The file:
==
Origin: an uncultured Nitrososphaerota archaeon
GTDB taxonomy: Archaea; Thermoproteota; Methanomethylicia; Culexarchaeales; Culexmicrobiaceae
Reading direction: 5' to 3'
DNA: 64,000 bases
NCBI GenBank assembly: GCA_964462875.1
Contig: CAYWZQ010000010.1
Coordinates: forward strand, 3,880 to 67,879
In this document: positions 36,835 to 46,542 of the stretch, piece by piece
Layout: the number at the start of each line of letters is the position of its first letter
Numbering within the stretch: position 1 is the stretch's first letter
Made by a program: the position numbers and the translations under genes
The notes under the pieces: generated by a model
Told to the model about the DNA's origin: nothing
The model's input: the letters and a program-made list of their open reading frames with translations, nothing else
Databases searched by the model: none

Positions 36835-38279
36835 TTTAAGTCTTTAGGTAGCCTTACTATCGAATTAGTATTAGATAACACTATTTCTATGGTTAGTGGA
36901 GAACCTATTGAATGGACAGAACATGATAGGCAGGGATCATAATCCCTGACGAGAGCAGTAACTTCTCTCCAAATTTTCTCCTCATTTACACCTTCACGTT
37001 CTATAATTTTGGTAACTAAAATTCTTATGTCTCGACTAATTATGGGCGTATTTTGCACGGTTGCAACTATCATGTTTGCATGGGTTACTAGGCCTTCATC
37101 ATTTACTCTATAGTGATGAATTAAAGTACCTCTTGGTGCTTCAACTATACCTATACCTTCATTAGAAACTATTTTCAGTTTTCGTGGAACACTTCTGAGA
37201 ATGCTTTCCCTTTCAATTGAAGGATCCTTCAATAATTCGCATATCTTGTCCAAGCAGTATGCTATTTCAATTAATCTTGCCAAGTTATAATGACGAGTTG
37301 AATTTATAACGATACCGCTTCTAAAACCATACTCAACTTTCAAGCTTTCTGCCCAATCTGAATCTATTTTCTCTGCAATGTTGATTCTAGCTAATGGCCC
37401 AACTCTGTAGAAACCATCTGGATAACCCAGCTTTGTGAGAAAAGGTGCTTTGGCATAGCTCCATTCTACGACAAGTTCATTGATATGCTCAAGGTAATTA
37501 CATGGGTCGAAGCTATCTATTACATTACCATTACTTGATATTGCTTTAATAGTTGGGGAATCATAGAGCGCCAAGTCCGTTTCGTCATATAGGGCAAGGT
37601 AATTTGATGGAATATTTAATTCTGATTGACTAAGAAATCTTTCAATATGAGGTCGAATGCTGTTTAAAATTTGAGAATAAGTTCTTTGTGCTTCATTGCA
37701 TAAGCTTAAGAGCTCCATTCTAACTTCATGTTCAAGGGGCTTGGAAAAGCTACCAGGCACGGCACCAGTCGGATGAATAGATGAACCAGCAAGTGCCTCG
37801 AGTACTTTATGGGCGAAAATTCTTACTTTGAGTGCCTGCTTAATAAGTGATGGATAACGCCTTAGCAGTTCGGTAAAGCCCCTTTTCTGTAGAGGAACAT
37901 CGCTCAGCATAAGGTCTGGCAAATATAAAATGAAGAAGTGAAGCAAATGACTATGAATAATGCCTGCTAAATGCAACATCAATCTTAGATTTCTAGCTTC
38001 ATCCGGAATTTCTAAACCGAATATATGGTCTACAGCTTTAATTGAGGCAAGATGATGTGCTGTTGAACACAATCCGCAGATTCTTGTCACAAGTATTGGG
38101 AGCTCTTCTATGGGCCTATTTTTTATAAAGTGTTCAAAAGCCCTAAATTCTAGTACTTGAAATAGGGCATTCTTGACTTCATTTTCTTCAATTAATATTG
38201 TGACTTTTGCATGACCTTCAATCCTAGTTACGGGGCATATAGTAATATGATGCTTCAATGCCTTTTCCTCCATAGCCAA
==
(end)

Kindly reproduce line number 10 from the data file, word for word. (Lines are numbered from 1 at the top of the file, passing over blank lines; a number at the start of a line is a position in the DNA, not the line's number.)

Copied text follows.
Numbering within the stretch: position 1 is the stretch's first letter